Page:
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Trend analysis reveals a recent reduction in mirex concentrations in coho and chinook salmon from Lake Ontario



Trend analysis reveals a recent reduction in mirex concentrations in coho and chinook salmon from Lake Ontario



Environmental Science & Technology 37(8): 1521-1527, April 15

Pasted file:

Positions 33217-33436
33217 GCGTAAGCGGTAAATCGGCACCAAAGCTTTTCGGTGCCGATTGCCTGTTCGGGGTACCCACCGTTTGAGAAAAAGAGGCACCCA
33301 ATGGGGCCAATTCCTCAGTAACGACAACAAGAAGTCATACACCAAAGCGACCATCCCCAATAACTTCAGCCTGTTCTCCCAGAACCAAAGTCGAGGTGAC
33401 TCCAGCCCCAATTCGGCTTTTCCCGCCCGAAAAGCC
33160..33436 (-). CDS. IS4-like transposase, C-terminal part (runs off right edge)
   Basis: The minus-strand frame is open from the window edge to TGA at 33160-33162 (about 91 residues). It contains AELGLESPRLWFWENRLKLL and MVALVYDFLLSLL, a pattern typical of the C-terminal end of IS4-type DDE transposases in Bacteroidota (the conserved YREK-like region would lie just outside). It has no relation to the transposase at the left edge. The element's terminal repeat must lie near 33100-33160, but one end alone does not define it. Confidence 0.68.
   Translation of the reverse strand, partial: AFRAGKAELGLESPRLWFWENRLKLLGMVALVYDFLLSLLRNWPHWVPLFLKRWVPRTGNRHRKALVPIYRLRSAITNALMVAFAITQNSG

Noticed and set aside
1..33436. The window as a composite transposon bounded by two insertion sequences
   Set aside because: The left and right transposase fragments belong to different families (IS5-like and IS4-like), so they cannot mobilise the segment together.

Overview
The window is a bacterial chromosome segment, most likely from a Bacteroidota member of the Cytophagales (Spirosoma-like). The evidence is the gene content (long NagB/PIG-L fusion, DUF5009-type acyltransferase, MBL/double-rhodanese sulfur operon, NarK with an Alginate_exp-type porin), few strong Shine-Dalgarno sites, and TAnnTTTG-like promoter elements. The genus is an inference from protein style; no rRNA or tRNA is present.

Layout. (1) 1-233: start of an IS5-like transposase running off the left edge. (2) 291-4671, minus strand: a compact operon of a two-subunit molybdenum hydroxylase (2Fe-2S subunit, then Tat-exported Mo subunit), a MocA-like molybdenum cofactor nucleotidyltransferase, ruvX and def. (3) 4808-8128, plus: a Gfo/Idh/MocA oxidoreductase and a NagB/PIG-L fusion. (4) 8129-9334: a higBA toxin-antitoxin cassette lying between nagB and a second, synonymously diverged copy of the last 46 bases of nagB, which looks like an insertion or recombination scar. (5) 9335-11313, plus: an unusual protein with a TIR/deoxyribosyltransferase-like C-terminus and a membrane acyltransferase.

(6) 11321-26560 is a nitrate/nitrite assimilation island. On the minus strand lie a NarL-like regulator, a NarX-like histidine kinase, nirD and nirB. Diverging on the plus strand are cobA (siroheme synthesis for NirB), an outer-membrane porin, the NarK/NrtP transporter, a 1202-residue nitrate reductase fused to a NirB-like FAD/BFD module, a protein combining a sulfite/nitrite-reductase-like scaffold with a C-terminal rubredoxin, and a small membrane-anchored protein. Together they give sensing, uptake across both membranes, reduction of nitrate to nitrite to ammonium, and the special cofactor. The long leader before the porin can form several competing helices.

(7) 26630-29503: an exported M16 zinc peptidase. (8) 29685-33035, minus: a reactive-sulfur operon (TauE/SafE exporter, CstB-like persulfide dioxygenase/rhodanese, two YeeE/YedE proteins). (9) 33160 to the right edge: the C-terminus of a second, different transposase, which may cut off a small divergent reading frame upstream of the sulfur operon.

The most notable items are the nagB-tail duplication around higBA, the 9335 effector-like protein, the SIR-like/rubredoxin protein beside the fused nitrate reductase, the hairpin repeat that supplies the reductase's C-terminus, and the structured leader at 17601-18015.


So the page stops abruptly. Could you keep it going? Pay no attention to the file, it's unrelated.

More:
Lake Ontario, bordering both Canada and the United States, is the only Great Lake with persistent, significant levels of mirex in its biota. Some models suggested that it would take hundreds of years before mirex disappeared from the ecosystem. From 1977 to 1996 the mirex concentrations in coho and chinook salmon greater than 2 kg in weight exceeded the 0.1 mg/kg Food and Drug Administration (FDA) action level for mirex. To determine temporal trends in salmonine mirex levels, slopes and elevations of the regression lines of mirex concentration versus fish weight were compared for each of the six sampling years (1977, 1982, 1986, 1992, 1996, and 1999) by ANCOVA with weight as a covariate. Within 24 years of mirex being banned, mirex least-squares mean concentrations in salmon fillets had decreased significantly. ANCOVA revealed that the slope of the 1999 regression line was significantly flatter (P ltoreq 0.014) than the slopes of all other regression lines except 1996 (P = 0.966). A Tukey test revealed that the elevation of the 1999 regression line was also significantly lower than all other years (P < 0.001). Based on our results, mirex concentrations in the fillets of most salmon under the size of 12 kg are now below the 0.1 mg/kg United States FDA action level for human consumption. Models suggest that mirex reductions in biota are most likely due to the settling of mirex-contaminated organisms to the sediments and the loss of mirex from the lake through the St. Lawrence River. A third mechanism is suggested as the cause of the higher rate of reduction observed in the mid to late 1990s-the control and removal of contaminated groundwater at the former Hooker Chemical site on the Niagara River, the major source of mirex in the watershed of Lake Ontario.

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